What has surprised me about re-reading ACW for likeIy the first time since I first bought them 25 years ago how readable it is. Sure it's an anthology series and I have a long history of difficulty with anthology Comics, but its a rare long-form anthology where (almost) all parts are regular features.
This issue has an exception for the series, featuring a one-off Phantom Stranger story that carries on after that notable Mike Mignola-illustrated mini series with Kyle Baker subbing in. I couldn't make it past halfway through the second issue of that mini and this story is as direly dull. But, hey, if you're going to have a dry and boring story why not have it illustrated by exciting young artists.
The Deadman arc has been a tedious body-jumping adventure. Mike Baron took this story everywhere, to hell and back, aliens, angels and demons, but still it's been, frankly, exhausting and a little ridiculous to read (I perked up most during Boston's trip through hell with D.B. Cooper, which was strangely familiar, with some minor similarities to the Oni Press series The Secret History of D.B. Cooper.) The Deadman feature runs two more issues and returns in #618 (by Marty Pasko this time). So unlike Showcase in the '90's this anthology really is a series of regular, rotating features.
Last month Black Canary took over for Blackhawk (he'll be back too) and her story here is a very small one at street-level as Dinah plans to hire an at-risk young woman in her flower shop (remember when Dinah had a flower shop?) only she turns up at her place bruised after defending her brother from some guys he owes money to. So its time to let the Canary fly. After burning her tacky 80's Justice League costume last issue, she puts on her rather modest new duds which look more like Bond villainess than superhero. As a young lad this story really bored me but Sharon Wright's (who?) script is sharply dialogued and mature if not exactly fresh. Randy DuBurke is a quintessential 80's artist for me, he was never a superstar but in him I see style and cleanliness, the prototype for Jamie McKelvie.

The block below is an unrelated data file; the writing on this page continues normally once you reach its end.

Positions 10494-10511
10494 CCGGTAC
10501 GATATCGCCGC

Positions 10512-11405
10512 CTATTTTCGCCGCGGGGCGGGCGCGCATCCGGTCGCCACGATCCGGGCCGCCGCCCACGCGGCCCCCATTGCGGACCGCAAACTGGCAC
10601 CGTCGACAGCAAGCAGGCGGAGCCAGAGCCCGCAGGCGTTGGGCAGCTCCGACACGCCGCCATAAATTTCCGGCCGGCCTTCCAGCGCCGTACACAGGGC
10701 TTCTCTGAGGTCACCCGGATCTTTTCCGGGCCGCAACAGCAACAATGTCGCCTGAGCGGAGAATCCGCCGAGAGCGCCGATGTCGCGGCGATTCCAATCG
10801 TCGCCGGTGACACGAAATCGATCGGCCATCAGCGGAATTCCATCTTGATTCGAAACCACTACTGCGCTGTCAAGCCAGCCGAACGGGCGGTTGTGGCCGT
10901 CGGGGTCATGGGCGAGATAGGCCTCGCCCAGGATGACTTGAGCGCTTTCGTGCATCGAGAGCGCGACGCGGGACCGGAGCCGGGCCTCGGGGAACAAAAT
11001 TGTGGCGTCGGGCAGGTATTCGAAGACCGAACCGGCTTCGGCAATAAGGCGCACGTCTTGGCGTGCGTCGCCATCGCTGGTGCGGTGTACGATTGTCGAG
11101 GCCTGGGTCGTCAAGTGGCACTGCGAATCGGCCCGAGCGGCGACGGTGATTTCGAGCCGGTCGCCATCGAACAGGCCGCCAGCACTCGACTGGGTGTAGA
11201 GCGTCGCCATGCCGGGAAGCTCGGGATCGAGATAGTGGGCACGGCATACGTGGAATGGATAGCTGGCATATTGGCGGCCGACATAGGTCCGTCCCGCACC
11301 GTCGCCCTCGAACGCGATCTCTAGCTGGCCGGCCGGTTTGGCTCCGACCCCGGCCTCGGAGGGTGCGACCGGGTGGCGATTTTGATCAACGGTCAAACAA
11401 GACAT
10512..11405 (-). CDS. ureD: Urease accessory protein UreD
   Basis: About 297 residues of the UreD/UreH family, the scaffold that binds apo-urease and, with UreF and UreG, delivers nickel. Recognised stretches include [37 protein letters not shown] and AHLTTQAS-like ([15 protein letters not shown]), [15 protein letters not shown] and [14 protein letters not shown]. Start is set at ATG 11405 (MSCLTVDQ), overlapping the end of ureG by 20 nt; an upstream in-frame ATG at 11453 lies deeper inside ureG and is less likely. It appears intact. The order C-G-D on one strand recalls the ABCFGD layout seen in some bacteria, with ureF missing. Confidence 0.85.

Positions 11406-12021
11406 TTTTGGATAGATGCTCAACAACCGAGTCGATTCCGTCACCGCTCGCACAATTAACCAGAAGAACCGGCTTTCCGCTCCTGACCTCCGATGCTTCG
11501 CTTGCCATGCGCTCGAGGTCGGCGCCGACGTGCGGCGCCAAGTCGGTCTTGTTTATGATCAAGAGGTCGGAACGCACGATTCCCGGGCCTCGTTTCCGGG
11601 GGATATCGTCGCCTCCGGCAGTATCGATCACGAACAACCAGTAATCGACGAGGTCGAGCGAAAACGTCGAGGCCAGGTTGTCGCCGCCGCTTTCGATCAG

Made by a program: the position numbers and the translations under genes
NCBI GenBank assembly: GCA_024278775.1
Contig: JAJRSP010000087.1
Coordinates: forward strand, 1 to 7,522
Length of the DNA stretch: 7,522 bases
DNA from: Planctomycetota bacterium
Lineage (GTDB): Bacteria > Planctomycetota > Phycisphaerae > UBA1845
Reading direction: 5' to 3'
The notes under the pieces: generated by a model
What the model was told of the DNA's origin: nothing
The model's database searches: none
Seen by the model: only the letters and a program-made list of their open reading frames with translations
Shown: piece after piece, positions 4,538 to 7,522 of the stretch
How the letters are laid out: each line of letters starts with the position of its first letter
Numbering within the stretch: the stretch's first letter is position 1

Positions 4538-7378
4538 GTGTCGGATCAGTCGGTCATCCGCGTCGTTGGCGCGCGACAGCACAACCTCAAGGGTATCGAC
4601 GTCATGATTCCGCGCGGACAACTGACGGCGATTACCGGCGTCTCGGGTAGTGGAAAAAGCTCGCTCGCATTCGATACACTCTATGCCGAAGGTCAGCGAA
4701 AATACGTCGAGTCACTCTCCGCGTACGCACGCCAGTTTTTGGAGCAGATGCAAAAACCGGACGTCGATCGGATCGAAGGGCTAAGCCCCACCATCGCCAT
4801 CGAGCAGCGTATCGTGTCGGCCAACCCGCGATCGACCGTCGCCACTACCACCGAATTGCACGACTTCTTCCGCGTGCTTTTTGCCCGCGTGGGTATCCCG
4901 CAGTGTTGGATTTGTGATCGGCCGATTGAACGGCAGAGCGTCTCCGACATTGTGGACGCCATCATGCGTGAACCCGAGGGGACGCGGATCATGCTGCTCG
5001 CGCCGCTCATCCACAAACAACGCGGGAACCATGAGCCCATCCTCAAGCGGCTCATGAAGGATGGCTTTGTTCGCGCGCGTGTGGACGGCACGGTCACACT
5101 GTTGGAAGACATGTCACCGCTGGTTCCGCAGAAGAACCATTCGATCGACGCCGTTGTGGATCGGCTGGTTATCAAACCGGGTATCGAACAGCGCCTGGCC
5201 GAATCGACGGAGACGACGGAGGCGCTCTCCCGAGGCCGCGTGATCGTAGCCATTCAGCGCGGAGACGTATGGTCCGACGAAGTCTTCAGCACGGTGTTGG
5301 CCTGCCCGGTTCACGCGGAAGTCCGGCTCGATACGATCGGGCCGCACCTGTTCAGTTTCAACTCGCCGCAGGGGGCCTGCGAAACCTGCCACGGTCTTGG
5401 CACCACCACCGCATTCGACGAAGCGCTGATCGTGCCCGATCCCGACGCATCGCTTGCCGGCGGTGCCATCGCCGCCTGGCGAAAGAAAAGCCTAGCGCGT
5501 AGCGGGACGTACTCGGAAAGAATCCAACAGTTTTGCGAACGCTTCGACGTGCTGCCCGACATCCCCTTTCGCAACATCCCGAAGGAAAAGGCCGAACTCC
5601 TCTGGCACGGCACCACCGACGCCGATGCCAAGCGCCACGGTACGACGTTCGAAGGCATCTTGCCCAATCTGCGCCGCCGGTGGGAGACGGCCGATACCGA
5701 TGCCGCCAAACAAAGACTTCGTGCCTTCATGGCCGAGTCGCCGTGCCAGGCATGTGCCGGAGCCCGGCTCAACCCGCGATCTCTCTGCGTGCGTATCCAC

The Superman story that runs through every issue suffers from being only two pages each week. lt's taken 10 issues to get to the crux of the story about a cult people worshipping Supes as a god... compared all the Christ allusions in Man of Steel its a little tame and feels old fashioned with Curt Swan on art.
Then there's Green Lantern... James Owsley is out, Peter David is in. David's writing is a bit less focussed than it is these days (largely from taking over someone else's story) but it feels like David's work, in his sense of humour and his exploration of the character's concepts... particularly Hal's fearlessness. Does he have a psychological disorder? I prefer galaxy-spanning GL but this works okay too.
Finally, there's the Secret Six. This was my favourite part of ACW 25 years ago and it still is today. The original Six in the 60's was a spin on the adventure/spy series like Mission Impossible at the time and this is a very '80's-modern update. A group of differently handicapped but disparately talented individuals are each given an apparatus to overcome their disability but in return they are at the service of Mockingbird, and Charlie's Angels -style must execute his mission plan to expose corrupt corporations across America... It's a bit of a stretch to have this crew suddenly start performing amateur espionage hour, but its not like they're perfect at their new roles and seeing them adapt and improvise is where the fun and excitement is. Plus there's the whole "did Mockingbird murder the original Six?" mystery. Fascinating, well executed stuff from Martin Pasko with great visual storytelling from Dan Spiegle. This should be on TV.